is that the creative people you are desperately trying to to show your work to are all going to be super techno-savvy 20-somethings with the latest high-end multi-multi core machines bulging with RAM and a sumptuous repertoire of all the latest plug-ins and other software that will ensure that if your file is capable of being played by a single machine on the planet, Goddamit, theirs will be that machine:-)

As with just about any other sort of unsolicited media file, the reality is that if it doesn't play first time, unless they're really sure they want to see it, they aren't likely to want to persevere. They would rather spend what limited time they have moving on to the next hopeful.

 

Two

is the assumption that everybody has access to a super-fast unlimited-download Internet connection that will allow faster than real-time downloading of full 4:4:4 HD 24/7/365 etc.

The reality is that many of the people you want to show your work to will be part of larger organizations, most likely with a networked Internet connection, in many cases suited more toward the more modest requirements of commerce than online video.

 

Three

is the Geek-notion that all you have to do is supply the correct drivers/software for them to install and everything will be sweet. Apart from the fact that they might not be inclined to do so, and that bitter experience has shown that this may not only not work but also foul up their machine, most corporate networked PC users are specifically forbidden from loading any sort of active software onto their PCs and most machines will have the Install/Run functions disabled anyway.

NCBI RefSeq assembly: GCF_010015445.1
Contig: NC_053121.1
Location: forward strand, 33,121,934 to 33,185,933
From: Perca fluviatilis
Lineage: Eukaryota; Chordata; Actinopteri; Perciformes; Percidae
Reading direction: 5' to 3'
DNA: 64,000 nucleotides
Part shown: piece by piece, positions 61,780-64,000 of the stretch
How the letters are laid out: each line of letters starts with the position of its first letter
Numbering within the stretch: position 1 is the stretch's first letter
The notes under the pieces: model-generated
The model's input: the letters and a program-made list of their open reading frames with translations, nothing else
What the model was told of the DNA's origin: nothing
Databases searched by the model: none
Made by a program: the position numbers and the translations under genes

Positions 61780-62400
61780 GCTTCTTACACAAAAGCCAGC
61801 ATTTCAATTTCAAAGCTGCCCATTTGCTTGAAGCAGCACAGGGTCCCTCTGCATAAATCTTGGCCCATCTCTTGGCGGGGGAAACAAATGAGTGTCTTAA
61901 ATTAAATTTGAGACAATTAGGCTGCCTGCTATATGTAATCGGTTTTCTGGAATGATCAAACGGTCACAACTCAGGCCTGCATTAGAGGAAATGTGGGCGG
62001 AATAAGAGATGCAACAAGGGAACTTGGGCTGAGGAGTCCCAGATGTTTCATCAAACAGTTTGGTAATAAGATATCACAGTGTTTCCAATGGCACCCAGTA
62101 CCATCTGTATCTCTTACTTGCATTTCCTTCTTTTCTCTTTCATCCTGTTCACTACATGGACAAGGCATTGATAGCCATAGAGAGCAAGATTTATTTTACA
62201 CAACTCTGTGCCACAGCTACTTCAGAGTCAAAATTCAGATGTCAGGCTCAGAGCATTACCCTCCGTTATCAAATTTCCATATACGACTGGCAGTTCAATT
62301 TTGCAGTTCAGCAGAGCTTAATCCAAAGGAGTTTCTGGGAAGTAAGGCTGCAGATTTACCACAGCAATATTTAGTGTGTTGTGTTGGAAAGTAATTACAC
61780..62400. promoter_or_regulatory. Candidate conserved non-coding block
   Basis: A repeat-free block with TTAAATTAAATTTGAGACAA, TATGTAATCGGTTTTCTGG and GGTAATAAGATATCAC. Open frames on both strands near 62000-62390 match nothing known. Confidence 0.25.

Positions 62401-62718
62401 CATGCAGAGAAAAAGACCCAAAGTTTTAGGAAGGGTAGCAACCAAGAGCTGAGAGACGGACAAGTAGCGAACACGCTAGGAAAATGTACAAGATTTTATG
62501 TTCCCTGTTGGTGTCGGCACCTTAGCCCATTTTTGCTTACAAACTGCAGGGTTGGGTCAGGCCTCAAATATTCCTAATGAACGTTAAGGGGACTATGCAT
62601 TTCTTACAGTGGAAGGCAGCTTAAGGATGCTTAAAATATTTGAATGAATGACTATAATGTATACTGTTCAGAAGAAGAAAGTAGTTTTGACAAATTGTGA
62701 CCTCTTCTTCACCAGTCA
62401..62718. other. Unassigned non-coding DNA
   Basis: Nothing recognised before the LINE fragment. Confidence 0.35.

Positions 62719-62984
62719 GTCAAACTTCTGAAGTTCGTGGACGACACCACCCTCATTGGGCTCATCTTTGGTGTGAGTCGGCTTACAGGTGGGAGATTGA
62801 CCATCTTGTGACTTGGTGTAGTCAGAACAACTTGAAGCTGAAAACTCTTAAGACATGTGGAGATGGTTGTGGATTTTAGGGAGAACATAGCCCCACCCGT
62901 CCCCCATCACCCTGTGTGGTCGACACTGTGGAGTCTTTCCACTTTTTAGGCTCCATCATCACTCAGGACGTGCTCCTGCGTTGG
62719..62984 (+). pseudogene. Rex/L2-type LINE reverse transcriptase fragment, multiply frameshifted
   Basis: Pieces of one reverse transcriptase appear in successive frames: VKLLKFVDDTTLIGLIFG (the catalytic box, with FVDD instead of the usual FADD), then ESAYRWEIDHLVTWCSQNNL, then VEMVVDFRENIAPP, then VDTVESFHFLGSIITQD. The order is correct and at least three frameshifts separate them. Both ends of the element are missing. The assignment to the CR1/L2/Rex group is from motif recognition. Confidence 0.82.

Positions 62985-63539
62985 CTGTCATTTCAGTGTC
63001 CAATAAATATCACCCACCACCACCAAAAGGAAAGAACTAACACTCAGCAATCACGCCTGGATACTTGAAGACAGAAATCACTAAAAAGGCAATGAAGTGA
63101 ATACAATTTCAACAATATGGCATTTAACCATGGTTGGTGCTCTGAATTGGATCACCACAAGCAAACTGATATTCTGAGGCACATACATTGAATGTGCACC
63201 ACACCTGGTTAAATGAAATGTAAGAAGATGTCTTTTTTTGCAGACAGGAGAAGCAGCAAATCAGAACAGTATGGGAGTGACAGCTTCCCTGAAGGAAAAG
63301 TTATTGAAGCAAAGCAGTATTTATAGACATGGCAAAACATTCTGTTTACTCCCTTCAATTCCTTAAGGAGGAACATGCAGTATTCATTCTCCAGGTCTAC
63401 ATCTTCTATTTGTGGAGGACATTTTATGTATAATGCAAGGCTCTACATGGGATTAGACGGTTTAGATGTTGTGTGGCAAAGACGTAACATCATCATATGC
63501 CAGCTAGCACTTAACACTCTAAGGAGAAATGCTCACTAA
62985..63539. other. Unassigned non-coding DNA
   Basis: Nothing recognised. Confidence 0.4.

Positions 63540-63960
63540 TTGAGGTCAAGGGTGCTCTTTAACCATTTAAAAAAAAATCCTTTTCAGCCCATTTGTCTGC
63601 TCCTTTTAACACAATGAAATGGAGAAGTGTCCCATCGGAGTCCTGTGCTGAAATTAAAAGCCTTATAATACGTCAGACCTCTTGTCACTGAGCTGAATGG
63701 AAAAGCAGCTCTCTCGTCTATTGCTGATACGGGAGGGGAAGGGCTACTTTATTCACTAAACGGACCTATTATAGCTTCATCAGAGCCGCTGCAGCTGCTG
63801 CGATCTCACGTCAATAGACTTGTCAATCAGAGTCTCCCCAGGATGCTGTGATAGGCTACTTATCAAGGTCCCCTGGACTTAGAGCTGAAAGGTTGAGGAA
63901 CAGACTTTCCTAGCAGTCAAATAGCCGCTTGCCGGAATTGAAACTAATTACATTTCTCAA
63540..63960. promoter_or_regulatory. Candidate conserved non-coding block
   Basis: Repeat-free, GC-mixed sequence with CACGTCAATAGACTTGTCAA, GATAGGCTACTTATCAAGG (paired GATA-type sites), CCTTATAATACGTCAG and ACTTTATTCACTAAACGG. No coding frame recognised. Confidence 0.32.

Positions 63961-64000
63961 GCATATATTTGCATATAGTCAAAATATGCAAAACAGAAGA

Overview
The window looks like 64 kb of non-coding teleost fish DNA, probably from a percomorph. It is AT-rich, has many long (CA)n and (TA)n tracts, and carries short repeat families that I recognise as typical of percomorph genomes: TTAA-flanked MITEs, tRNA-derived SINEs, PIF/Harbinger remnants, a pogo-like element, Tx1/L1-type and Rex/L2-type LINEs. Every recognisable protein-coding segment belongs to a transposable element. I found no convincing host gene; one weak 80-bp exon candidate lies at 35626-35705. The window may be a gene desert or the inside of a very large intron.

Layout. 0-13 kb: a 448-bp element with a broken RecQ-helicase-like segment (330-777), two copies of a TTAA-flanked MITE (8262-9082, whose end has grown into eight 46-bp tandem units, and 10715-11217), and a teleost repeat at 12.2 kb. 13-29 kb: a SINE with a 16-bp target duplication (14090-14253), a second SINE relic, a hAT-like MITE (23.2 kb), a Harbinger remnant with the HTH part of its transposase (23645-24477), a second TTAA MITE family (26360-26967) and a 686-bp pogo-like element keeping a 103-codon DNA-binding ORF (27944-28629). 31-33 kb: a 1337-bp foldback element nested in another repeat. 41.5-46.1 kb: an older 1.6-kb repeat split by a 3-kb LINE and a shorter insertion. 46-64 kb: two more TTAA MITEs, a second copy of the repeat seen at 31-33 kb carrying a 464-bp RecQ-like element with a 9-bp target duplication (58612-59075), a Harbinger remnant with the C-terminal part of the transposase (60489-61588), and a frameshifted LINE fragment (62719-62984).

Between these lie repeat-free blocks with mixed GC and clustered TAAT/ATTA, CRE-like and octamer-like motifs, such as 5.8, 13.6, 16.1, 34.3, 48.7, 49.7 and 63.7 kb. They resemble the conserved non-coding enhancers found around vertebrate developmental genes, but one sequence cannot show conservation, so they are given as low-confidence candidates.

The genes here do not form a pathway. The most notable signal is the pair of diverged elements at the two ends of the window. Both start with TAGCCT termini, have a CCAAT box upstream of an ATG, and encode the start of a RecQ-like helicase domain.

I have a friend who works for one of the Sydney TV networks, and one of his responsibilities is maintaining the "workstation" where they try to transcode video footage sent in by viewers, downloaded from the Net etc into something the News studio can handle. He reckons that just when you think you must SURELY by now have covered EVERY possible codec in the known universe, a new one will crop up. (The freeware application "Super" does a pretty good job, but even it gets defeated occasionally).

 

I think you would be better off just sticking to supplying regular DVDs, and throwing in a regular Blu-Ray version just in case.

 

I really can't see how the resolution is going to be that much of a deal breaker anyway, there's far more to a quality product than resolution. After all plenty of showreels were distributed on ordinary VHS, and if care was taken, they would normally get the message across.

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I think you would be better off just sticking to supplying regular DVDs, and throwing in a regular Blu-Ray version just in case.

 

This sounds about right. Or replace with the Bluray with a data DVD with your HD clips as 720p and possibly 1080p. The likelihood that someone can play a 720p Quicktime MOV on their computer is more than the chance that they will have a Bluray player in their office.

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The likelihood that someone can play a 720p Quicktime MOV on their computer is more than the chance that they will have a Bluray player in their office.

 

Yes, this is the only reason I posited using quicktime. You can put it on a standard-def DVD easily enough - those who can play it will play it, and those who can't will watch the standard def.

 

P